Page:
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I Want to Ice Skate With You: A Poem About Love

Chill Clinton is a professional writer with an interest in a variety of forms.

When Things Come to an End

When I was studying writing as an undergraduate, I was assigned the task of writing a love poem. At the time, this felt like a strange topic for people so young.

What did we know about love? For many in their college years, relationships are often testing grounds for understanding what we want out of a partner, or who we are in the context of a relationship.

Perhaps I didn't know about the sort of love that two people might share before agreeing to marry, but I could relate to the feeling of being in a relationship with someone who you feel is outgrowing you.

It feels somewhat natural- believing yourself to not be good enough for someone else, or not being what they want. And I, being so young, managed this feeling by becoming, more and more, the careless partner I believed myself to be.

In this poem, I explore the end of a relationship. It's not the sort of conclusion marked by an explosion of raw emotion, or any particular wrongdoing. Instead, it tries to make sense of the feeling that a partner is moving on, and the way one might handle these emotions through acceptance rather than resistance.

I Want to Ice Skate with You

We are going to NYC next month.
It’s December, and all I want to do
is to do the most touristy thing
there is to do in NYC with you.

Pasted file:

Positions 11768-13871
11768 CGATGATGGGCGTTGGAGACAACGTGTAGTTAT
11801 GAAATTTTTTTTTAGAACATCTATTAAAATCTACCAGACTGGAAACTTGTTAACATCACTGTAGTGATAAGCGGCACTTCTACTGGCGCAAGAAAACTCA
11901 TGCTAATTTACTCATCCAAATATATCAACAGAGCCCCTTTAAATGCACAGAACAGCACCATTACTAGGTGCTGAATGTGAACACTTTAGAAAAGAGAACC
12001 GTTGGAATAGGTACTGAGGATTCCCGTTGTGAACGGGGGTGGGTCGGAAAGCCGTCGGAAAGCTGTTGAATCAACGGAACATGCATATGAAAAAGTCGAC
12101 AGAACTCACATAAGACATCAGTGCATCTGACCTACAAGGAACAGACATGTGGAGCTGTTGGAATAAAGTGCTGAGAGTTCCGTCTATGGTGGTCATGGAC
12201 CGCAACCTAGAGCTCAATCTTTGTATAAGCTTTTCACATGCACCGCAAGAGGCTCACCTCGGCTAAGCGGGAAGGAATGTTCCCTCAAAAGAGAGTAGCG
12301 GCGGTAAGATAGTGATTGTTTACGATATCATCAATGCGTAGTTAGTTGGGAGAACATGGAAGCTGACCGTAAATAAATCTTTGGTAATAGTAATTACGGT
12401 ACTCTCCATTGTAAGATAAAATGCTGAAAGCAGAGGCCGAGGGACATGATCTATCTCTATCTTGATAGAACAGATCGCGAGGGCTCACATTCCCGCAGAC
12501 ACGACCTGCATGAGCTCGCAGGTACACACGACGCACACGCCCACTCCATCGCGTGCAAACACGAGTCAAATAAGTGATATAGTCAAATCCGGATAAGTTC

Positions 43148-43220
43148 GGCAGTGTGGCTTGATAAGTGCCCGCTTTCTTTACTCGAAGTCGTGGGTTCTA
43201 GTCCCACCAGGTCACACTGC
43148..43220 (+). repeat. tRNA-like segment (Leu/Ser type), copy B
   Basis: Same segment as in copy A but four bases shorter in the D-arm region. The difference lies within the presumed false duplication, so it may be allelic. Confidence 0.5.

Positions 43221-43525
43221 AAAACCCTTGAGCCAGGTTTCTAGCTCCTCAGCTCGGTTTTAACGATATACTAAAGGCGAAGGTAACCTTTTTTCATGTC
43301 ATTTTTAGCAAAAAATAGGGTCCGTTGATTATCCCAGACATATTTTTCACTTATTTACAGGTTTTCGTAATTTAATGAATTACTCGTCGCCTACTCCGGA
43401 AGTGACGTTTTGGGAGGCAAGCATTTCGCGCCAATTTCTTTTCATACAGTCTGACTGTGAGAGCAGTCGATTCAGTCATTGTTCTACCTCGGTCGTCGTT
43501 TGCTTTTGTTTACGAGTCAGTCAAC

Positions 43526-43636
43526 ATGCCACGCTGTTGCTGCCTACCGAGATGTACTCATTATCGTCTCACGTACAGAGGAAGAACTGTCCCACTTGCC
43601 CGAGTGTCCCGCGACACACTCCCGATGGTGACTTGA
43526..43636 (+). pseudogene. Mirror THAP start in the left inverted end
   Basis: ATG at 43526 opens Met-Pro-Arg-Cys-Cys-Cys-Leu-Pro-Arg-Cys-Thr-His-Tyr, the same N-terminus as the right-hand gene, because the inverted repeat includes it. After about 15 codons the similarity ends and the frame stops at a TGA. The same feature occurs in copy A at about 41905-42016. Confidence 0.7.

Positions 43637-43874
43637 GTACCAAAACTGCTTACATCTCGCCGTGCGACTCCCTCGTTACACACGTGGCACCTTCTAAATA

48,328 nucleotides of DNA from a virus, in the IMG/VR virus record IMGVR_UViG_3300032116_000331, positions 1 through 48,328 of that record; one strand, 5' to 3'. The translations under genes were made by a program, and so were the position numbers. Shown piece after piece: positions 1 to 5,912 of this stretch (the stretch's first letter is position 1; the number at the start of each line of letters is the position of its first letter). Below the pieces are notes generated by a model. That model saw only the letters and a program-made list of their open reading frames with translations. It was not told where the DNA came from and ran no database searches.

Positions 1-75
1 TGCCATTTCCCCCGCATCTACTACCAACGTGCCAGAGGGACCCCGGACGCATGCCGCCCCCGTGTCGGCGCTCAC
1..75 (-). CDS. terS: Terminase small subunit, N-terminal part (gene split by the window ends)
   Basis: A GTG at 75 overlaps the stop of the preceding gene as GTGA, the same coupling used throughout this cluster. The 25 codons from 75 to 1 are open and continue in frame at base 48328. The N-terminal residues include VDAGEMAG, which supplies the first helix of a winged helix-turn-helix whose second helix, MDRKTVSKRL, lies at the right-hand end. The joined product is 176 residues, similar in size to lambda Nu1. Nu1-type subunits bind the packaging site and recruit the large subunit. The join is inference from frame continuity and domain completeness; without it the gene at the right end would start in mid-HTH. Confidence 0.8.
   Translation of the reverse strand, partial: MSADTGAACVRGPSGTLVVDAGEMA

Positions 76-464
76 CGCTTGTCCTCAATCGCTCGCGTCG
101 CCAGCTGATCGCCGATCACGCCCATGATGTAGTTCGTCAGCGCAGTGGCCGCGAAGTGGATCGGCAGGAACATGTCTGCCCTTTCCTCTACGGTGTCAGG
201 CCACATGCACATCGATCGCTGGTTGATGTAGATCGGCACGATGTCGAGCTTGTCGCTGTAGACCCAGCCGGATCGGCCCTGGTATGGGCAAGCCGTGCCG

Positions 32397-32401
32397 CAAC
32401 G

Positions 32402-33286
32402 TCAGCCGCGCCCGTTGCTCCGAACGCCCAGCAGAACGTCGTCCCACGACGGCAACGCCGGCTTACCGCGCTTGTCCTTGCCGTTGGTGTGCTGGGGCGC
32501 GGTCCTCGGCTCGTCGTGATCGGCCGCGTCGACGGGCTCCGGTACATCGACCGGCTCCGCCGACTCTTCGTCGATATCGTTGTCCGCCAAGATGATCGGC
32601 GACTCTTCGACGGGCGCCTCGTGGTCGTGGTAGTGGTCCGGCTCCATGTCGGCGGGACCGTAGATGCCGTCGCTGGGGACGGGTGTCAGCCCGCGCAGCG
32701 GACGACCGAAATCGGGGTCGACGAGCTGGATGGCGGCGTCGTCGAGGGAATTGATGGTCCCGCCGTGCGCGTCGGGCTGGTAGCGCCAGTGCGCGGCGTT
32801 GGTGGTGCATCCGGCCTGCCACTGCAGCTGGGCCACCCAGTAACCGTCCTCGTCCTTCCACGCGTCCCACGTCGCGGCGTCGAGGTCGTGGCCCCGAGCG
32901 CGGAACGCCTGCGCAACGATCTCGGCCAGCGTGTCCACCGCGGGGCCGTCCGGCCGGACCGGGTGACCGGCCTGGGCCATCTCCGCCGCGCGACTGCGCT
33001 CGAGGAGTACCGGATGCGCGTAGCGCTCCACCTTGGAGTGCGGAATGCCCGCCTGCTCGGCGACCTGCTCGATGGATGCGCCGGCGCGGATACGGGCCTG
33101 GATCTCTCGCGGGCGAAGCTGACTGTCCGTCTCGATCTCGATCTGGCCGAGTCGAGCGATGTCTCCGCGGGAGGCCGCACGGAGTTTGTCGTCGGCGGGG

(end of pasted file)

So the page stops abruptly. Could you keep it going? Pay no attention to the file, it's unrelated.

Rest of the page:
I want to ice skate.

But I know you, and you won’t want to do it
without first knowing you won’t fall down.
And so I will promise to hold your hand.

I’ll even pay our $40. Wait in line
while you visit the M&M store.
I’ll call you when it’s our turn,
and lace your rental skates.

When you step out onto the ice,
I’ll hold my arm out for you,
but you’ll eventually slip and fall backwards,
and to save myself from taking the slam too,
I’ll let you go and play it off,
because we can still make this good.

So I’ll offer my hand to help you up,
but when you reach for me,
I’ll whip my fingers through my hair,
like a schoolyard bully
in an after school special.

You will be mad either way,
so why not have a little fun
while you’re down there?

I’ll chock it up to tough love,
because what other kind is there?

Very little of anything is soft,
which you will know when your butt hits the ice,
and you look up at me as I feign innocence,
like I trusted you not to fall
when I knew all along that you might fall.
And what’s worse, I’ve planned for it.

I want to ice skate with you
so you can see me more easily.

I want to ice skate with you
until you fall so many times,
I lose you somewhere
among all the tourists,
all the lights.

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